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Biden speaks about gun violence

Then-President Bill Clinton hugs then-Sen. Joseph Biden, in September 1994 during a signing ceremony for a crime bill at the White House.
Then-President Bill Clinton hugs then-Sen. Joseph Biden, in September 1994 during a signing ceremony for a crime bill at the White House. Paul J. Richards/AFP/Getty Images

For President Biden, today’s announcement on gun crime prevention is the latest chapter in his long — and politically complicated — history with crime legislation. As chairman of the Senate Judiciary Committee, Biden helped write the 1994 crime bill, which was signed into law by President Bill Clinton.

“A guy named Biden wrote that bill and he wrote that bill by going down and sitting down with the president of the United States of America,” said Biden, crowing about the legislation during a speech on the Senate floor at the time.

In the 1990s, the tough-on-crime stance was viewed as a prized accomplishment for Biden, who warned of “predators on our streets” who were “beyond the pale.”

Yet a quarter-century later, his warm embrace of Clinton during a Rose Garden signing ceremony for the 1994 crime bill stirred controversy during his 2020 presidential primary. Several candidates, including then-opponent Kamala Harris, criticized Biden for his role in the legislation, which she and other critics said led to an era of mass incarceration.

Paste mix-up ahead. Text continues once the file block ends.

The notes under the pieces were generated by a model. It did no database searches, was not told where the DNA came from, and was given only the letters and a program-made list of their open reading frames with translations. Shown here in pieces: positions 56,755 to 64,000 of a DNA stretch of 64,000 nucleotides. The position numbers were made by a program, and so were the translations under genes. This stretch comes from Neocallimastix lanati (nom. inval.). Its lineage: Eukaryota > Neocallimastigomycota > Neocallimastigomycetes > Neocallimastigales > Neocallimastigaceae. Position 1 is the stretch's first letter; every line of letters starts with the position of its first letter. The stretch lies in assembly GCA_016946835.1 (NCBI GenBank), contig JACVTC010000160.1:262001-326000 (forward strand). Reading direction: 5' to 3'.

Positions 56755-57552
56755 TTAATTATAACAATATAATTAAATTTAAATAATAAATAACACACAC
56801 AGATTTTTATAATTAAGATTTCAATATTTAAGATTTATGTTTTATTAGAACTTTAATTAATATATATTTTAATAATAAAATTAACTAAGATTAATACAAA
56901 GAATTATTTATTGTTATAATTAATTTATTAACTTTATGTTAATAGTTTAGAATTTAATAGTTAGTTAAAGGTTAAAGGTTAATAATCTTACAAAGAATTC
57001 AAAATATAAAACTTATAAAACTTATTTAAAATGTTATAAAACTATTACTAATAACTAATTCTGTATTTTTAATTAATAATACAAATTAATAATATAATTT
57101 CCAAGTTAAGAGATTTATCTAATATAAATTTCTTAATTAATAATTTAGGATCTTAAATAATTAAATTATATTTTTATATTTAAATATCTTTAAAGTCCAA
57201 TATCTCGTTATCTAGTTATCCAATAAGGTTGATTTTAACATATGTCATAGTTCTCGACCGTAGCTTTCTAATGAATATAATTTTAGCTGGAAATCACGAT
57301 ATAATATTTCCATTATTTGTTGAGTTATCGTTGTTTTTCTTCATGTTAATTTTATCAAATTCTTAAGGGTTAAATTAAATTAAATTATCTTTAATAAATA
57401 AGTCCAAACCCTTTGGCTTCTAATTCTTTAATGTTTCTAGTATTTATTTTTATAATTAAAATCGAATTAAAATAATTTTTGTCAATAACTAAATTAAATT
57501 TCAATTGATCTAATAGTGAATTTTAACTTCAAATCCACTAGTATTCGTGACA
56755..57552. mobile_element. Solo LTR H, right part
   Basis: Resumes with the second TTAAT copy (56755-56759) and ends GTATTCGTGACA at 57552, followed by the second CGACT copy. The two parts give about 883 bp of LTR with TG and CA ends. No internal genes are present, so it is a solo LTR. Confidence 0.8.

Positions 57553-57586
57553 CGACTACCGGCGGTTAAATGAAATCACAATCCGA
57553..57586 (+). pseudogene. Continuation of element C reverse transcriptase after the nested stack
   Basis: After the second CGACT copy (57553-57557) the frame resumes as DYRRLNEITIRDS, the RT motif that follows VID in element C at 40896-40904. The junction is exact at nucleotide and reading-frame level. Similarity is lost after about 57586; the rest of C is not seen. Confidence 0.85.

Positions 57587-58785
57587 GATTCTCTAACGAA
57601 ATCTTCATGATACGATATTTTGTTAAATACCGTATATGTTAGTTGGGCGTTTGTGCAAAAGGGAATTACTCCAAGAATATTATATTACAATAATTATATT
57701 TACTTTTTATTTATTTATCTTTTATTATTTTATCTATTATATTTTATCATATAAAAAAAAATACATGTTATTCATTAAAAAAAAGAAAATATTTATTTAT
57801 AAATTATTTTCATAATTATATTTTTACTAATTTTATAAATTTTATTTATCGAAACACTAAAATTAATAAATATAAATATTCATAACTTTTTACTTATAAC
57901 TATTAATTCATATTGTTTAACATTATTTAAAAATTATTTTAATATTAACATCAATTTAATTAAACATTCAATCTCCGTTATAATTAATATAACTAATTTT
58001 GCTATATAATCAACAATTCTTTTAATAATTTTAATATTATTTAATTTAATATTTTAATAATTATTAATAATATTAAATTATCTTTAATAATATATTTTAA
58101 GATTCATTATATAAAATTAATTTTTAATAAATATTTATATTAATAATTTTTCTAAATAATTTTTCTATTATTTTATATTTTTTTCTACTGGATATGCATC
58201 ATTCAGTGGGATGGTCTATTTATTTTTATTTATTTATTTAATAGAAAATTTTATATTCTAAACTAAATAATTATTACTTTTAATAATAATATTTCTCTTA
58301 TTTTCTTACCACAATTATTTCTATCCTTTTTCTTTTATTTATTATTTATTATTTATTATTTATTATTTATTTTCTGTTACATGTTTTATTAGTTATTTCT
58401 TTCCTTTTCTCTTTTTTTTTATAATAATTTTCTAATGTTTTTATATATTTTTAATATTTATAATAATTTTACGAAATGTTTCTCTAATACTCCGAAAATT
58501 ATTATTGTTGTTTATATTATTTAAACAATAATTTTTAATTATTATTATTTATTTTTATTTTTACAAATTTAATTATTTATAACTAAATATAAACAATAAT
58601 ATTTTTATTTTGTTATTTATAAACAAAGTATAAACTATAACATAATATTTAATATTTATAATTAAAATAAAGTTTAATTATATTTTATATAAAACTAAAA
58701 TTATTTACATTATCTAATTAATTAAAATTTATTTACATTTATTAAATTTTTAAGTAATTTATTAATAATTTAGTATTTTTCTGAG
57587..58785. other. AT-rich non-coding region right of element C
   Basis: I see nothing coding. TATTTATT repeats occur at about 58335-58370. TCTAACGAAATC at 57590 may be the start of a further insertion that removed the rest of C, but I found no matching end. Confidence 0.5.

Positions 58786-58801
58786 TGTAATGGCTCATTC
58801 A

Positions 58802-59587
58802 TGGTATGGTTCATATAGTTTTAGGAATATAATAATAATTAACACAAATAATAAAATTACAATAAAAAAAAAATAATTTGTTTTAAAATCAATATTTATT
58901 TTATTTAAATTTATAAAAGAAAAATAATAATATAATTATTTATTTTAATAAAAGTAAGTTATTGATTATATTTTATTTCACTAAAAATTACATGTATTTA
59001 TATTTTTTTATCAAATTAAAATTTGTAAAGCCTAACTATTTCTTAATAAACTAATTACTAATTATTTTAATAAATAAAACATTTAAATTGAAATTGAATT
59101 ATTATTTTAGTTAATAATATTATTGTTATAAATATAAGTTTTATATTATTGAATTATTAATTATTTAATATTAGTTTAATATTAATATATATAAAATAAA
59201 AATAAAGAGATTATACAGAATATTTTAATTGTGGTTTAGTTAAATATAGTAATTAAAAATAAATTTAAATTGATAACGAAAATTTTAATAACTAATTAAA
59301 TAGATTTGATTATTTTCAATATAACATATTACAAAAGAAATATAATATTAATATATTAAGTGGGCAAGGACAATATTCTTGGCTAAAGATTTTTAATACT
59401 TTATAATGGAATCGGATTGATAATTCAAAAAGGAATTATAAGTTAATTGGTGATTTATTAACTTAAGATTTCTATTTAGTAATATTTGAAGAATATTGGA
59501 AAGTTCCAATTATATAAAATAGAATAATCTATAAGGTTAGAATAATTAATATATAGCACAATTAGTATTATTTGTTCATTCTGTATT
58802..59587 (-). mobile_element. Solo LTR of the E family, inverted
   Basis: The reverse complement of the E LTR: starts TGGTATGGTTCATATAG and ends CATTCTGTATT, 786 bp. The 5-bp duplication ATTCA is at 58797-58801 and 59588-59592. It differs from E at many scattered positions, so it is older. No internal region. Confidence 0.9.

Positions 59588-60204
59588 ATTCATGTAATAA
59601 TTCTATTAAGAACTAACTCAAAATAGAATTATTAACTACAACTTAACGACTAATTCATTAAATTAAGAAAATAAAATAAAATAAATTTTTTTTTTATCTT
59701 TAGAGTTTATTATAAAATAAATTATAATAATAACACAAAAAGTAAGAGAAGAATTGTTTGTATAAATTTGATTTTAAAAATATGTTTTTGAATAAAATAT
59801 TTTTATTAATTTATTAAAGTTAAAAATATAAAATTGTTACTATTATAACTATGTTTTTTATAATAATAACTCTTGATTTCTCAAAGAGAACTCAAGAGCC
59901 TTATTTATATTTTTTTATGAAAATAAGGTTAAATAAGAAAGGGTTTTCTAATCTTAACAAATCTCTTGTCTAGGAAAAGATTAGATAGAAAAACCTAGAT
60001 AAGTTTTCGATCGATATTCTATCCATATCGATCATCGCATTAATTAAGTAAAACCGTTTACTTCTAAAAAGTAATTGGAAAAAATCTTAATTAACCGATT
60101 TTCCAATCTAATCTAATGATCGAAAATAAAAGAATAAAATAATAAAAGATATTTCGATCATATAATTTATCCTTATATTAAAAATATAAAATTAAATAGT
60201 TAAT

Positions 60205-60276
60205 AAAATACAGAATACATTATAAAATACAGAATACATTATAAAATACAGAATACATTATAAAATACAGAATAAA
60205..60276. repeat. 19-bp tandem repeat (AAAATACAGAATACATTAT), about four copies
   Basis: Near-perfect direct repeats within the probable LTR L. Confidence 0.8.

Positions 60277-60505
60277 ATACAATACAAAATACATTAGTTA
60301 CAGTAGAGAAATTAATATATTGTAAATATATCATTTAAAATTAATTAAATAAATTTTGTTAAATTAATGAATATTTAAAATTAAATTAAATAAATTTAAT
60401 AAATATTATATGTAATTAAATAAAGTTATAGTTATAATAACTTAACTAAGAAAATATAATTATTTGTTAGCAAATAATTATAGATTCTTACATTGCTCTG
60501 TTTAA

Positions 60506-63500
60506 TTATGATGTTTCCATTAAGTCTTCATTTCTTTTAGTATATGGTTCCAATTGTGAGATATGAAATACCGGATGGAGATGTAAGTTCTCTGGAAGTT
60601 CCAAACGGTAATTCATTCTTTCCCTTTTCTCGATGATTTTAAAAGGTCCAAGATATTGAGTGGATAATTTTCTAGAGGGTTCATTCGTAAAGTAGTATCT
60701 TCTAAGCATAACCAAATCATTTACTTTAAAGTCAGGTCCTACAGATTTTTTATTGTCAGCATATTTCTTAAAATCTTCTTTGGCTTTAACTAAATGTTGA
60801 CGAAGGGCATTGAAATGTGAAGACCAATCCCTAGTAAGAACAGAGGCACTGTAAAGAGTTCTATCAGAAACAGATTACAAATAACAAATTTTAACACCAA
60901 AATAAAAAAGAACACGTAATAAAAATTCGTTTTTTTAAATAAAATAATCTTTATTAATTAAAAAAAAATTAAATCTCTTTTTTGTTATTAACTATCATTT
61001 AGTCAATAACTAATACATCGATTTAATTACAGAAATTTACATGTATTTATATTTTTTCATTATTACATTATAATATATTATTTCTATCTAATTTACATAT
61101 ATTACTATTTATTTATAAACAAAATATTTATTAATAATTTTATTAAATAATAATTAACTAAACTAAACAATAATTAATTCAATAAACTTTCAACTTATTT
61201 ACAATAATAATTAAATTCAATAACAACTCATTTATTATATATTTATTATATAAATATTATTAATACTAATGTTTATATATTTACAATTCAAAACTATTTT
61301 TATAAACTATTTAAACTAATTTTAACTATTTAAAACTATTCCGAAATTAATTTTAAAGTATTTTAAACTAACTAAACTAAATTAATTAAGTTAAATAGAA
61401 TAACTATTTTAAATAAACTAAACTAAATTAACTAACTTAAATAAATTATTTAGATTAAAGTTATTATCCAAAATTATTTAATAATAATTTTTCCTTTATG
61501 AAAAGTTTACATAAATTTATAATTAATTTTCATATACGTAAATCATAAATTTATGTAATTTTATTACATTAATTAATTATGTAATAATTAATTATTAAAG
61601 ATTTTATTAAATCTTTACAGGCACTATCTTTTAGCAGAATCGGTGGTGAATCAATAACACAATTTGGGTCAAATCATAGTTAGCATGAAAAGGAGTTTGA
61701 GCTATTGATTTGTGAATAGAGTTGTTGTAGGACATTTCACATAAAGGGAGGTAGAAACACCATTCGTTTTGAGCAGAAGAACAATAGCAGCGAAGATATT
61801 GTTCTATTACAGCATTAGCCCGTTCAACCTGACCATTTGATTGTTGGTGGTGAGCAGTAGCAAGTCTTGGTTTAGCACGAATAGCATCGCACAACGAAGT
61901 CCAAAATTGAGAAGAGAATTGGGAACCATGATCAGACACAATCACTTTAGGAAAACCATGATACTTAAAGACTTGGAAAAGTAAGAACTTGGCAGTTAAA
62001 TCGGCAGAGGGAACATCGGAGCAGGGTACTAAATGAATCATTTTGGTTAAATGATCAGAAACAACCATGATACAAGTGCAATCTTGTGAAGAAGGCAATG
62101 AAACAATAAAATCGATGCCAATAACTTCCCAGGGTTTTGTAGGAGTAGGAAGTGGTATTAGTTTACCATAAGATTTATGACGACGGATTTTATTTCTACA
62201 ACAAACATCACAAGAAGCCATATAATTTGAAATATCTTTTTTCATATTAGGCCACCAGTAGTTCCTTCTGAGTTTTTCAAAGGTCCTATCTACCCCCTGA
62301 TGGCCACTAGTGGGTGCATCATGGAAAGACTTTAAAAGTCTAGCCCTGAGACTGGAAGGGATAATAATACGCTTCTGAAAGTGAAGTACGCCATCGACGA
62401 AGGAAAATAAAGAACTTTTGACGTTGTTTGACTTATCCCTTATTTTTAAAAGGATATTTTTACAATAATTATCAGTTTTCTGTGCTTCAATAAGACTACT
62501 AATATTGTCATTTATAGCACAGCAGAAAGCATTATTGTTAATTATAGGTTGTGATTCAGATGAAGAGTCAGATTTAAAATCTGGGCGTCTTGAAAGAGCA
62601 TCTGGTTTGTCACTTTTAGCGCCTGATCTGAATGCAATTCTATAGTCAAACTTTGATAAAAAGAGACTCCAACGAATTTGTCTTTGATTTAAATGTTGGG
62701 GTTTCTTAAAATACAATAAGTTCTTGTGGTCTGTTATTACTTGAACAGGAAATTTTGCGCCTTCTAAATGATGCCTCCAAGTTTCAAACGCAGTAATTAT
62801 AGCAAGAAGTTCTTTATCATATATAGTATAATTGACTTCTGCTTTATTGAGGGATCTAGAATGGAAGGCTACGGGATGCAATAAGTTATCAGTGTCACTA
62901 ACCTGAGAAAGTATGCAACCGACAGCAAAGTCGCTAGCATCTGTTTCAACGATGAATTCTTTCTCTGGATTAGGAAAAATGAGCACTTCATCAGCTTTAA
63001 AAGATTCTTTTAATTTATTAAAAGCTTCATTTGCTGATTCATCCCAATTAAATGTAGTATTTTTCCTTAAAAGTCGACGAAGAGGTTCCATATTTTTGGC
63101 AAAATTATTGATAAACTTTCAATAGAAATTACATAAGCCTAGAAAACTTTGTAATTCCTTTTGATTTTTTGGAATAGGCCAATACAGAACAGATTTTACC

Biden dismissed such criticism from the progressive base of his party, reminding voters that the controversial crime bill at the time was supported by the Congressional Black Caucus and several of the nation’s leading Black mayors. At the same time, he minimized his role in getting the law enacted, saying he was “got stuck with” the job because he was chairman of the Senate Judiciary Committee.

Today, the politics of crime legislation are less certain.

A movement to “Defund the Police” has lost considerable steam inside the Democratic Party, amid rising crime rates across the country. Biden has consistently been opposed to any such measures — and avoided such language — by refusing to accept the criticism from progressives during his presidential race.

Meanwhile, local law enforcement officials have begun placing greater emphasis on community intervention programs to prevent violence, a shift away from the style of policing embedded in the laws Biden helped pass.

“We have to do a better job of … not repeating the mistakes of the past, where we think the best way to solve violent crime is to go out and arrest people for low-level offenses, creating this mass incarceration epidemic that we are trying to handle,” said Chief Shon Barnes of the Madison, Wisconsin, police. “That is simply not the way to handle violent crime in America.”

“I believe that we have to start partnering with other people in our community, and sometimes the police have to take a backseat and allow some of our civic groups, some of our entities within city government to take the lead and we take a supporting role. The idea is to prevent crime and not simply to respond to it,” Barnes said on CNN.

While Biden’s views and record on crime hardly kept him from winning the primary and general election campaigns, they now present a new test for the White House in its quest to avoid deep schisms inside the Democratic Party.

Republicans, in their effort to win control of the House and Senate next year, are already seizing on the issue of crime. Party officials believe it’s one of the strongest arguments to win back suburban voters, particularly women, who abandoned the GOP in the Trump era.

“Democrats up and down the ballot have done everything in their power to subvert law enforcement,” Mike Berg, a spokesman for the National Republican Congressional Committee, said this week. “Voters will hold Democrats accountable for their pro-crime policies.”

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